What Is an Adjustable-Rate Mortgage?

An adjustable-rate mortgage is a type of variable-rate mortgage, and it works similarly. It differs in that you’ll be offered a fixed introductory rate that is typically very appealing to borrowers. This fixed rate can last as little as a month or as long as ten years, enabling you to save money when needed most — at the beginning of your mortgage journey.

The Benefits of an Adjustable-Rate Mortgage

The introductory rate will always be lower than a fixed-rate mortgage, usually by at least 1%, often more. An adjustable-rate mortgage can work extremely well for homeowners looking to take advantage of low rates and perhaps intend to move house after a few years or who expect to earn much more in the future.

The Disadvantages of an Adjustable-Rate Mortgage

As interest rates rise, so do your monthly repayments once the introductory period has ended. No one can be 100% certain which direction the market will go. This makes an adjustable-rate mortgage more of a gamble than other options and can make it difficult to budget accurately.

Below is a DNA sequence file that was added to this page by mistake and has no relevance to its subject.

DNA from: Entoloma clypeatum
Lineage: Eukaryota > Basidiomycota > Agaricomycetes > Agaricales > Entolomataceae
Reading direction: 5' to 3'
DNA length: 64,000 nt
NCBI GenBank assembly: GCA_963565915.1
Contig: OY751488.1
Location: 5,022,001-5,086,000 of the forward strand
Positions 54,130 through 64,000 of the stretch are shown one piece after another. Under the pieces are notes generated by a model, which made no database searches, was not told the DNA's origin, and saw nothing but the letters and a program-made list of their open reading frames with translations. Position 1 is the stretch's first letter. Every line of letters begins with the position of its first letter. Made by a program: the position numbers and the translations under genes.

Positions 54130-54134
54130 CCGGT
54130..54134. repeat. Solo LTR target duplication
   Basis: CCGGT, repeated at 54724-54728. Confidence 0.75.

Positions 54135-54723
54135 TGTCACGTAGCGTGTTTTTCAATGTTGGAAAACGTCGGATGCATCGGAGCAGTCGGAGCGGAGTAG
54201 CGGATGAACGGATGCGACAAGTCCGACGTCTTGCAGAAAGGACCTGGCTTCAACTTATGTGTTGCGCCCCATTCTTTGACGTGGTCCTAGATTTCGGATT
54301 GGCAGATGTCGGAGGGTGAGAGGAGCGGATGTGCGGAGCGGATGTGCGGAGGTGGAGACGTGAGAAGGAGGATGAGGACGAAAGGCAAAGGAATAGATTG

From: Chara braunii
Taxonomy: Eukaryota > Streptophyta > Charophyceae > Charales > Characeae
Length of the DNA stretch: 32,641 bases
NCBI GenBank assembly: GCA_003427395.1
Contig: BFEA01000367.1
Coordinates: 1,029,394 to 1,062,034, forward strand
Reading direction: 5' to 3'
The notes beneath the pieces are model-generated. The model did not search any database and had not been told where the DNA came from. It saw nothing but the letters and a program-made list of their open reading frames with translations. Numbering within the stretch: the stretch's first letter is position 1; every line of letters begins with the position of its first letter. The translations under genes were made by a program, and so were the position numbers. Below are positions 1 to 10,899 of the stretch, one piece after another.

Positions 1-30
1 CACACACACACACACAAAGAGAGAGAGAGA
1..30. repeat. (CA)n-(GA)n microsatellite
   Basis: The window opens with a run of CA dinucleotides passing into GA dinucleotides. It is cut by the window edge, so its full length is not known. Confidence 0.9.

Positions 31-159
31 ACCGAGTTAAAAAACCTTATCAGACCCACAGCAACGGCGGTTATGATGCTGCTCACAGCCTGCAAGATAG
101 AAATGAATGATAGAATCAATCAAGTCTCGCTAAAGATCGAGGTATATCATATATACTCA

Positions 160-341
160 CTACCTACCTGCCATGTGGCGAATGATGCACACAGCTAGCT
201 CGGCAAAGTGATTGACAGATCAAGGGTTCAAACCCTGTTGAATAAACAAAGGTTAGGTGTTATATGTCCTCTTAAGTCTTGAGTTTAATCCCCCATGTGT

Interest rates can rise quickly and unexpectedly, and if you’re on a tight budget, you might not be able to cover the additional cost comfortably. This uncertainty can be stressful if you don’t have an adequate buffer zone, and missed payments can lead to foreclosure.

Making the Most Out of an Adjustable-Rate Mortgage

Adjustable-rate mortgages are typically favored by homeowners focusing on the short to medium-term. In particular, investors planning to sell before interest rates increase too much tend to be attracted to this option.

However, a lot depends on the market rates, paired with the length of the introductory rate period. Whether the lender enforces penalties for early payment should also be considered.

It’s not such a good choice for those on a tight budget. While the low introductory rates may be attractive, once the initial period is over, the monthly payments can rise considerably depending on the market. If you can’t afford to pay extra comfortably, it’s better to go with a more stable, fixed-rate mortgage.